When an impoverished school district loses its accreditation and the affluent community of Crystal Ridge has no choice but to open their school doors, the lives of three very different women converge: Camille Gray, Jen Covington, and Anaya Jones.I told you about them when I first got this book. As I read the book, my focus began to center most on what was happening to Anaya, a recent graduate from college who was going into her first year of teaching. She feels out of place from the beginning. Her name is mangled by strangers, like when she meets her new school's principal.
"The gentleman in the suit spotted her. 'You must be . . . Anaya?'Names fascinate me. Hers is part of the story, though I was two-thirds of the way through the book before I learned this:
"She stood and shook his hand. 'Uh-nigh-uh,' she corrected" (p. 16).
"Anaya. Hebrew for 'God has answered.' ... Anaya knew her name was also Nigerian, Ibo to be precise. In that translation, it meant 'Look up to God,' which Mama loved just as much, if not more, than the Hebrew one. ... In Sanskrit, Anaya meant 'completely free' " (p. 232).Anaya was my favorite character. I was intrigued by the way she set up her classroom and engaged her second-grade students and how she felt about helping out in her own neighborhood:
"When she volunteered at the youth center, she wasn't an outsider. She didn't have to function on two different levels like she did at O'Hare, where she wasn't just a new teacher learning the ropes but the black new teacher from South Fork, constantly aware of how she was being perceived. It was exhausting" (p. 195).Anaya is from the nearby school district that has lost its accreditation, teaching in the affluent district where students from her neighborhood were now being bussed. She made it, but what about the other students still in her old high school?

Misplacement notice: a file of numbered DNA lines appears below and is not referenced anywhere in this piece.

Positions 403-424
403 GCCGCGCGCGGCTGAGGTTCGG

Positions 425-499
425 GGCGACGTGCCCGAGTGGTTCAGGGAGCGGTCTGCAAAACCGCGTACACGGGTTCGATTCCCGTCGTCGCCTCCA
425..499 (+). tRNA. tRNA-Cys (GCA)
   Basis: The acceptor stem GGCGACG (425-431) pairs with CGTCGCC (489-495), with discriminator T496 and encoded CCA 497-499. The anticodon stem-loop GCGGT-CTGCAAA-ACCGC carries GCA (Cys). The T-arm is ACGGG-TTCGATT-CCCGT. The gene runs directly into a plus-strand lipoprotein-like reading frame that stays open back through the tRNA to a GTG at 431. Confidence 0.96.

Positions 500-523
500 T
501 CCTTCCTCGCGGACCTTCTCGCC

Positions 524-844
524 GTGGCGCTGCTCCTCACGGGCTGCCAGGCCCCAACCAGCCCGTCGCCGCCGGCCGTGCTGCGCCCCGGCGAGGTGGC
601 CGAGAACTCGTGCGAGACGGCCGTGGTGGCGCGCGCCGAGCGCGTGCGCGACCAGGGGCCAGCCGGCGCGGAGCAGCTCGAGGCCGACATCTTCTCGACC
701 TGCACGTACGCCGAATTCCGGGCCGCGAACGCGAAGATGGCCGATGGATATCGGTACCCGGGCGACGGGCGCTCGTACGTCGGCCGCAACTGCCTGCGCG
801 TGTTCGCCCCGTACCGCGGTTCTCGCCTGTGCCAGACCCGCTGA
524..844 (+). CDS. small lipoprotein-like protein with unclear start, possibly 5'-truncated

"It wasn't fair. A mother shouldn't have to feel the desperation that came when her bright child was stuck in a school that offered zero college prep classes. A school that had over-crowded classrooms and underpaid teachers, many of whom were subs, because subs didn't require health insurance. A school that might as well be a pipeline to the Missouri prison system, especially for boys without fathers. Boys like Darius" (p. 53).Darius is Anaya's younger brother, still in high school. The situation the author has thrown these characters into seems especially vivid to me, maybe because I moved to St. Louis in 2014, just two months before Michael Brown was killed in Ferguson, a suburb about seven miles from me. In the Author's Note at the end of the book, Katie Ganshert tells us about...
"...an integration story that happened in the Saint Louis area in 2013. Normandy and Riverview Gardens, two school districts composed almost entirely of black and brown students, lost their accreditation. Both districts were severely underresourced and understaffed and had a high concentration of students from poverty. The loss of accreditation triggered a Missouri transfer law that gave any student at a failing district the option of transferring elsewhere. The failing school was not only responsible for transfer tuition; they had to provide transportation as well. Normandy chose to bus students to Francis Howell, a mostly white, affluent district in a neighboring county" (p. 361).